WASHINGTON – Student access to computers and the Internet is generally improving in Maryland, but schools in low-income areas are still lagging behind wealthier districts when it comes to teachers with computer skills, according to a new survey.
The survey, conducted last fall by the Maryland Business Roundtable for Education, was released Tuesday in conjunction with the state Department of Education.
It found 72 percent of public school classrooms in the state have Internet access, up from 23 percent only five years ago.
It also found that there is an average of one computer for every 5.5 students from kindergarten through 12th grade and that 67 percent of teachers can integrate applications in some technology-related activities.
But while the hardware is there, educators are concerned about the disparity between wealthier schools and low-income schools in how computers are actually being used in classrooms.
“A lot of schools in high-poverty areas use computers for practice and drill, while wealthier areas use them for higher-level skills,” said June E. Streckfus, executive director of the business roundtable. “What we’re finding is many teachers are trained in the basics, but not the real stuff.”
The survey shows that while 100 percent of Talbot County teachers can integrate computer programs and skills into their curricula, for example, only 52 percent of Baltimore City teachers reported the same. Prince George’s County teachers also trail behind most schools, with only 57 percent of teachers skilled in this area.
“There needs to be a lot of targeted training for those teachers,” said Streckfus.
Union officials agree that teachers need better training, but they cite a lack of funds as the primary obstacle.
“There is a huge cost attached to putting in training,” said Janet Bass, spokeswoman for the American Federation of Teachers. “It clearly takes resources and putting in the right programs to make it work.”
Maryland State Teacher’s Association President Pat Foerster emphasized the importance of equally distributing funds for teacher training so that the current gap in training does not grow wider.
“If we do not keep pace with technology needs in each school across the state, we will exacerbate the gap by not providing access to the advantages that technology provides,” Foerster said.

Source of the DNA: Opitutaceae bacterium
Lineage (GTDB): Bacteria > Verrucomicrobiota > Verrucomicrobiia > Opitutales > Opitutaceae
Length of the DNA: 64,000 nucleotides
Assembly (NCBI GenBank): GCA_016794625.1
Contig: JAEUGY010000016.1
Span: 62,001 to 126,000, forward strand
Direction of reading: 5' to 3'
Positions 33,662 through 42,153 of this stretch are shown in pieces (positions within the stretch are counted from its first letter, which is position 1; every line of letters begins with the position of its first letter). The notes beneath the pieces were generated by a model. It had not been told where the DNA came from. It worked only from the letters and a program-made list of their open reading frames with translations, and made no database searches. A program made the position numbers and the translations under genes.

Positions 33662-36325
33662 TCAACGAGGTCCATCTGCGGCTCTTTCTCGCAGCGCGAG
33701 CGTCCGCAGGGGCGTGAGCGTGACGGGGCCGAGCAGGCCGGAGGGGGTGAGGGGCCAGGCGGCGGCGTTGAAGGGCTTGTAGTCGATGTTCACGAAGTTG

The survey, in which 98 percent of state schools participated, showed that there was a difference of almost 40 percent between richer and poorer schools when it comes to students regularly using computers to plan, draft and proofread written work.
The trend can be found in every one of the categories – including activities where students use technology to gather a variety of information for schoolwork, use technology to analyze and interpret data and conduct lab experiments on the computer.
While several school superintendents have expressed a need for reform in how technology is used in classrooms, they have not seriously pressed the issue of mandatory training for teachers.
“If it were to be made mandatory, I think you’d find a major push against it,” said James Hook, Calvert County schools superintendent.
Hook said workshops for teachers have always been an option, but there is simply not enough time during the school year to make them mandatory and trying to bring teachers in for training over the summer is too costly.
The business roundtable’s goal is to provide all classrooms with Internet access, provide one high-performance computer for every five students and see that all teachers are capable of incorporating technology into their classrooms on a regular basis by 2003, along with a list of other recommendations.
Streckfus said that Gov. Parris Glendening has said he will push for funding so that the report’s goals can be met by 2002.